Free agency is winding down, and there is still a month to go until the draft. And yet, the NFL news cycle rarely sleeps. In order to get you up to speed on some of the secondary stories that emerged over the course of the last week, especially in regards to the New England Patriots, please enjoy this week’s edition of our Sunday column.
Today, our Sunday Patriots Notes will take a look back at free agency, Devin McCourty’s retirement press conference, and more.
Did New England get better in free agency? The Patriots made several moves since the start of free agency almost two weeks ago: they were actively or passively involved in 23 transactions, either through signing, re-signing, trades or losing players to other teams. The question is whether not the team actually got better because of them.
Obviously, charging the results is nearly impossible at this point in time — none of the players picked up have yet played a down for the team. However, there are ways to gauge the gains and losses.
One of those is using the Improvement Index created by veteran NFL analyst Kevin Cole of Unexpected Points. The Index basically works like this:
The model behind the Improvement Index projects the numbers of snaps and per-play efficiency for each player in every facet of offensive and defensive play: passing, rushing, receiving, blocking, pass rush, run defense and coverage. These models were trained on years of historical data, going back to 2006. The model incorporates player- and team-level assumptions based on each player’s prior performance, team coaching tendencies, forecasted opponents, and championship odds. These features help the model estimate the likely allocation of snaps among each position group and the likely points-added/lost per snap for each player based on that usage and historical trends.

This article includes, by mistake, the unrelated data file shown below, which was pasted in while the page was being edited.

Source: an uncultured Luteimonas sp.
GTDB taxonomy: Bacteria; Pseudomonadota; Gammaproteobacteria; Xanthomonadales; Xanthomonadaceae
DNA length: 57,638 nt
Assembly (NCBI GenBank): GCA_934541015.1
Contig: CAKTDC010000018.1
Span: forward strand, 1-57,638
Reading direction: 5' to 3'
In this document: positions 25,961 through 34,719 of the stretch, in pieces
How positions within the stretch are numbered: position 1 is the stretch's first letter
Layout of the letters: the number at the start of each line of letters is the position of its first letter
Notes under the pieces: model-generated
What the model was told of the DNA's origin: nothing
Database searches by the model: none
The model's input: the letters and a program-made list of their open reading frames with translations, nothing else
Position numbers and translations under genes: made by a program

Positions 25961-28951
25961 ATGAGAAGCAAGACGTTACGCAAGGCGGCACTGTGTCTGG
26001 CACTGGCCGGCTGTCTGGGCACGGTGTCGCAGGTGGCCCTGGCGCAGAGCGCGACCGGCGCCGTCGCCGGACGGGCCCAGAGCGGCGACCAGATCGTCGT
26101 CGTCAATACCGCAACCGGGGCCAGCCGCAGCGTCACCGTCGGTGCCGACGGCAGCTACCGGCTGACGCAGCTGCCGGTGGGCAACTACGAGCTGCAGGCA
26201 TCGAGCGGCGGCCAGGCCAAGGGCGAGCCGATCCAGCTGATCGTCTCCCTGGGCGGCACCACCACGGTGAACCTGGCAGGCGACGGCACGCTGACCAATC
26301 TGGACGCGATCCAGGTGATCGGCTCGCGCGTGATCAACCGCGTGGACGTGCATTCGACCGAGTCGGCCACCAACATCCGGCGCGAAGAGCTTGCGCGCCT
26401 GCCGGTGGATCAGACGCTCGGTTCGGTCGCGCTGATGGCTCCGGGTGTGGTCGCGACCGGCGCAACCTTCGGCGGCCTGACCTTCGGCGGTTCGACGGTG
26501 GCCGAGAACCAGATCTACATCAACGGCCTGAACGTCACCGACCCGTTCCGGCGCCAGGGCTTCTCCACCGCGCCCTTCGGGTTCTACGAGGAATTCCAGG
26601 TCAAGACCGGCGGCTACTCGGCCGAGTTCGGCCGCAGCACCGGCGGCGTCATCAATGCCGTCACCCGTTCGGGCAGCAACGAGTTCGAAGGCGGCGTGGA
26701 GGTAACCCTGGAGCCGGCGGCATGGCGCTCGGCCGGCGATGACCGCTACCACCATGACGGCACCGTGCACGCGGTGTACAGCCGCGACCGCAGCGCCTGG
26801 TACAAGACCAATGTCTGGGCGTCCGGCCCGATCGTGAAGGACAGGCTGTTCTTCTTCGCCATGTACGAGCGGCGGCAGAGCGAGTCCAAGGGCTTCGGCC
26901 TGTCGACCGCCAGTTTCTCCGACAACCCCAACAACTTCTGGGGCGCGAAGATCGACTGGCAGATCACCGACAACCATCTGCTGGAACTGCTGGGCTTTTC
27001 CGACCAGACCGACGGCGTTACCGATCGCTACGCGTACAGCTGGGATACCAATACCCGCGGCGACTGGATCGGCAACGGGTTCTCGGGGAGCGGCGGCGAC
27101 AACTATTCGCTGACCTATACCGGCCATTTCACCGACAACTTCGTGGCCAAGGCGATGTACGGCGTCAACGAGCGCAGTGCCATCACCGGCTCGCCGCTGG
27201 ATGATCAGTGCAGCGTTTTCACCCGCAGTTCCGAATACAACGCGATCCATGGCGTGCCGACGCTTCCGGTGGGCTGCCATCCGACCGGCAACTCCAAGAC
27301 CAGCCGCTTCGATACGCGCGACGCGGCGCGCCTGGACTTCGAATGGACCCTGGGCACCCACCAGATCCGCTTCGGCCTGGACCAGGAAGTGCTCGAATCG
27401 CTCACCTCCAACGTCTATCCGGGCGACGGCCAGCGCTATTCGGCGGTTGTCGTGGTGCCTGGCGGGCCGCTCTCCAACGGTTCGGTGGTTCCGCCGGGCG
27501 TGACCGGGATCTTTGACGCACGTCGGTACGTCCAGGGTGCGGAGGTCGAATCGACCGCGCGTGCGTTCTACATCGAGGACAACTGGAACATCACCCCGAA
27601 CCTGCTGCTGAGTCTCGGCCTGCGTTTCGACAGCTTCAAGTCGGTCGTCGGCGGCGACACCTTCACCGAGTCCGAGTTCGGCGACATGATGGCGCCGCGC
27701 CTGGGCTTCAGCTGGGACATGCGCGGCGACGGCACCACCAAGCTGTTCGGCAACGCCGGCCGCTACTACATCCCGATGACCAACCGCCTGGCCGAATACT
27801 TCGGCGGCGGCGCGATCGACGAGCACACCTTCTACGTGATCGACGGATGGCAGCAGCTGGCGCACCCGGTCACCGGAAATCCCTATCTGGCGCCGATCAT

When applying this methodology to the Patriots, one can see that free agency did not move the needle to much one way or the other. Instead, the team basically stood pat despite signing six players.
The following graphic illustrates this, with New England ranked 19th in a league-wide comparison — slightly below 0 on the Index:
Now, does this mean anything as far as the 2023 Patriots are concerned? Well, that depends on your point of view: if you go based off of past performance, then it shows that New England did not get better through free agency.
However, the flip side of that is that projections are only just that: players like JuJu Smith-Schuster or Mike Gesicki might very well outperform the projection and in turn would help push the number into the positive area.
So, did the Patriots get better in free agency? Time will tell.
The Patriots’ training regimen is in the spotlight again. Former New England punter Jake Bailey was introduced to the Miami Dolphins’ local media last week, and he opened up about what went wrong in his final year with the Patriots before his release. One part in particular raised eyebrows, namely him claiming that the training he did contributed to the back injury that eventually led him on injured reserve.